In addition she said, “In addition, we offer field trips showcasing specific careers for juniors and seniors. Next week, we have a group of seniors who will be attending Construction Day to explore the different careers in this field.”

Finally she said, “I see that many students end up changing their majors in college, but that is because we don’t have access to every single career in high school. Students have to advocate for themselves and sign up for internships and programs we offer at the school. Many students do not read their emails and we can’t force that, sadly. I have some great programs coming up with Orlando Health, USF Nursing internship, and an Aviation program. All programs can be found in my college and career hub!”

A possible solution for schools, not only Cypress Creek, but many others who may also stand in the same position, is to ensure that the students are aware of these opportunities and encourage them to follow through with them! This way, students will realize they have plenty of opportunities to become successful and no misunderstandings will be involved!

I wish our school would provide more fun electives, maybe like cooking or subjects that will help you in the future a little bit more than they provide now at school,” said freshman Mia DeVane.

She then added,

“Like classes that would be more useful than writing essays and stuff because depending on the job you get, what you learn in high school might not even help because when you go to college you learn whatever you need to for the job that you’re gonna get.”

Freshman Isaiah Rivera spoke on a similar take as DeVane. He said, “I feel like we should be learning more about what’s actually gonna go on in life not just about math and science and stuff. Cause really that only helps with certain careers.”

According to, “Researchers found the average educated American forgets about 40% of what they learned, and uses just 37% of the knowledge and skills in their everyday lives on average.”

Based on the studies and opinions of these Freshman, requiring classes that apply to basic human skills that are essential for life can be very beneficial in preparation for the future.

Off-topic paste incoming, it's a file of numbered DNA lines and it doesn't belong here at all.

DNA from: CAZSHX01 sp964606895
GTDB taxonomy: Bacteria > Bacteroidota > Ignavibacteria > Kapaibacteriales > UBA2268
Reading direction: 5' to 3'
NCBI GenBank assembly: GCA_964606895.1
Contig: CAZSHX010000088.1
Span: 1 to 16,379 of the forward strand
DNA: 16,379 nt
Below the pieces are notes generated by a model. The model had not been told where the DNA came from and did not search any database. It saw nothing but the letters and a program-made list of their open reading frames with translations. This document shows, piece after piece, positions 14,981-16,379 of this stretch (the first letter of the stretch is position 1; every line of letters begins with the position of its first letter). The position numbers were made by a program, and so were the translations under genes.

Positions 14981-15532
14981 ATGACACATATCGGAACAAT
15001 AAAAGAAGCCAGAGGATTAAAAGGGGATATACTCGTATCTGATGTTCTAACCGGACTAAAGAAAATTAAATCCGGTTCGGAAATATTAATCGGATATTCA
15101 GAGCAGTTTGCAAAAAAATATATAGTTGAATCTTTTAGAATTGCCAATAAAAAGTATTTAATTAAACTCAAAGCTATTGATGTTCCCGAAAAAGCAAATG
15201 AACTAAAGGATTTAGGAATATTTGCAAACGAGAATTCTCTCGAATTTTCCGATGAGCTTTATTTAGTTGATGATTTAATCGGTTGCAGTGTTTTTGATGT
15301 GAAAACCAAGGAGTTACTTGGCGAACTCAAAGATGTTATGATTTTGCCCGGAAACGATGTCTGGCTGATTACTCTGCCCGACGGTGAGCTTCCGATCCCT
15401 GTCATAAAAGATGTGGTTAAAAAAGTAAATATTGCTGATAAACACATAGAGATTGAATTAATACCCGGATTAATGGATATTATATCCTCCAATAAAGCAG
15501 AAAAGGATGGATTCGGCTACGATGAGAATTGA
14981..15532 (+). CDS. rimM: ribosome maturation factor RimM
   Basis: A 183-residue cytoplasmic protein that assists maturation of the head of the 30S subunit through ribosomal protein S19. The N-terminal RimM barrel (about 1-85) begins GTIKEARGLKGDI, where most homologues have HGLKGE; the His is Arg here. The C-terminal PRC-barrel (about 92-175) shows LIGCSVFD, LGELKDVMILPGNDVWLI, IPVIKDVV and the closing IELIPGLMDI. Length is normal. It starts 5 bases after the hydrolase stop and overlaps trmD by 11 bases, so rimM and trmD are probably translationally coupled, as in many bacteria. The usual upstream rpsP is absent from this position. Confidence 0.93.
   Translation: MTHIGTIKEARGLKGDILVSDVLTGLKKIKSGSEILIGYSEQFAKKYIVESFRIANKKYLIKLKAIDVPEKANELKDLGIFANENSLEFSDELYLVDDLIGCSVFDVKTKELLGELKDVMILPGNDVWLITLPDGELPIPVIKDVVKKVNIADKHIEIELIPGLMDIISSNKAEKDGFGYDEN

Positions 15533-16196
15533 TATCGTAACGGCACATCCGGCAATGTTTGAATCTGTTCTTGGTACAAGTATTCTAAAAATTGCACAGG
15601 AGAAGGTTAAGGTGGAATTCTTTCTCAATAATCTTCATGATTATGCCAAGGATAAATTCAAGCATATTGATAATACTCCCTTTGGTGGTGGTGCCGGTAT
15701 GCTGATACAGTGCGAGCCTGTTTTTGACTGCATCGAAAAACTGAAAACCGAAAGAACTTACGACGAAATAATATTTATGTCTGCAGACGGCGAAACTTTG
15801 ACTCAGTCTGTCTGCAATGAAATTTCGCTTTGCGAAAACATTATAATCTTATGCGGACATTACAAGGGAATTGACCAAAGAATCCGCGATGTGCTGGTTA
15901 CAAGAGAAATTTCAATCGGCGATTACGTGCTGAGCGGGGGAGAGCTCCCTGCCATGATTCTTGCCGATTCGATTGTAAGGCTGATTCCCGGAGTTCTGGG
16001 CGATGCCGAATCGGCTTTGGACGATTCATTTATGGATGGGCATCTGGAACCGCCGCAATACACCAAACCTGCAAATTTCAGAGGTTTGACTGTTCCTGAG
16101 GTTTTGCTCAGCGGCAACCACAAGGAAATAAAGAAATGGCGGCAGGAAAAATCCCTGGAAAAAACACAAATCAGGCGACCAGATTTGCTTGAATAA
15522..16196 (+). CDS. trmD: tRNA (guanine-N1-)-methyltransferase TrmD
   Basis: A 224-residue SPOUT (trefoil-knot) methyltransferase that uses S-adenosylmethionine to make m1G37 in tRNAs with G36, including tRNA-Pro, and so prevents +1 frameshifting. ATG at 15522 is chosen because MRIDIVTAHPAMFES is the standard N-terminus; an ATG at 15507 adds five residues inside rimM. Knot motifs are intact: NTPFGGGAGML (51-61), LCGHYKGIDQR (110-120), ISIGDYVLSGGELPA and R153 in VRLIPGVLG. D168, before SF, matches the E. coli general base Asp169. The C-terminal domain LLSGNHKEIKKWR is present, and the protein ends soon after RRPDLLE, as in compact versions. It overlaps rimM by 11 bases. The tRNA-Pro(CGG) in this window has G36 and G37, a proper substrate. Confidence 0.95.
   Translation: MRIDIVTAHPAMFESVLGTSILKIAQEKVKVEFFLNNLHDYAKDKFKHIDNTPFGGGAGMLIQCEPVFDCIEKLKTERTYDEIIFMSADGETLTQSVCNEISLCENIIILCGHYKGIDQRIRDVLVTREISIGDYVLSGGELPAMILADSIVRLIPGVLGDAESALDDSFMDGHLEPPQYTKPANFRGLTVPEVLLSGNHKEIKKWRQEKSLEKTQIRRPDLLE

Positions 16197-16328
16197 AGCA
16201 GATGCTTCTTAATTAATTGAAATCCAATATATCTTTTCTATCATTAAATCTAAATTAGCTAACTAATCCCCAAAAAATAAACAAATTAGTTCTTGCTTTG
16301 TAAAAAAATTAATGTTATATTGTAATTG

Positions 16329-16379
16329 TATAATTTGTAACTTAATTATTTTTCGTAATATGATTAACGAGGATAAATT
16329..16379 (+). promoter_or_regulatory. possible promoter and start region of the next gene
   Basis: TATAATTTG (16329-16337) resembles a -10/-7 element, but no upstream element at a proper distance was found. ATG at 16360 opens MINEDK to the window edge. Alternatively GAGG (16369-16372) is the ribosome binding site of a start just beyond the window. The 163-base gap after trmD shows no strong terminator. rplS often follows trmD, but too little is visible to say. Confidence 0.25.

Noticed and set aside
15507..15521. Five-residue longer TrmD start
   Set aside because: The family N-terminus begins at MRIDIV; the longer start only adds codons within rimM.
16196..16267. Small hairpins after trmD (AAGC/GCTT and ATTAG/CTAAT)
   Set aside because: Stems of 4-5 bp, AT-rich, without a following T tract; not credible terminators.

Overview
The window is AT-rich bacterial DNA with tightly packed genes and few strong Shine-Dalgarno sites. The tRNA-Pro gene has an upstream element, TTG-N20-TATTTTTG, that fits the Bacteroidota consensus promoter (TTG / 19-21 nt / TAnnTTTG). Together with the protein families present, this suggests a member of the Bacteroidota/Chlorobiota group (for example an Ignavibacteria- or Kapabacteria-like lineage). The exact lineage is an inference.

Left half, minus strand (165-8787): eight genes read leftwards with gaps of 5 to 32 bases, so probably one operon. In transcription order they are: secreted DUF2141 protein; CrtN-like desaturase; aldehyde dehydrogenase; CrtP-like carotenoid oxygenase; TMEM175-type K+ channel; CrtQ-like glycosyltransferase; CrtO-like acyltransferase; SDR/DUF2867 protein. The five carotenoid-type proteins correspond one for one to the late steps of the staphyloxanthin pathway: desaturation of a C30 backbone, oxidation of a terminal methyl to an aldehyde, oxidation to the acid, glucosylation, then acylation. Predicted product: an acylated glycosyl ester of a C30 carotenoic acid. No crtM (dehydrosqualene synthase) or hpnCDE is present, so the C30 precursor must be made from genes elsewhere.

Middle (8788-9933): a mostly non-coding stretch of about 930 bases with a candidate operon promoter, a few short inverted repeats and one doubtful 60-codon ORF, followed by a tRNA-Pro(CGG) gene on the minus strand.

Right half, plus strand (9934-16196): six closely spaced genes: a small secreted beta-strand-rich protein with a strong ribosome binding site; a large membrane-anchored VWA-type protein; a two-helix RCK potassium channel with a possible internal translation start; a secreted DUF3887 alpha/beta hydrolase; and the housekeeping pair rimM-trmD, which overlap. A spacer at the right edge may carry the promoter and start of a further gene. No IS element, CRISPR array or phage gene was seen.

Recently, the state of Florida has taken a large step forward in requiring financial literacy for all students. This futuristic step has created joy for the students as they are beginning to feel more confident and prepared for the financial aspect in their adulthood.

“Financial literacy is so important and it’s so important that we, as students, learn it at a young age so we are able to manage our futures and prepare ourselves accordingly for future financial challenges in our lives as young adults,” said Freshman McKenzie Deloach.

Freshman Noah Rutherford is also in favor of this new credit requirement. He said, “I think it’s good that schools are requiring financial literacy because it’s actually something useful.

Freshman Kaden Fletcher expanded on an even greater ideal in which the addition of financial literacy may lead to. He said, “I believe that schools are making advancements, and, in the future, they will take a step forward.”

Everything stated sparks up the hope that schools, counties, states, etc are beginning to make changes that will knowingly lead to success. If these changes are kept up with accordingly, future students are guaranteed the education they deserve.

In the next section of the series, freshmen students at Cypress Creek High School speak up on Classroom Respect and Structure.

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About the Contributor
Liana Santana
Liana Santana, Writer/Photographer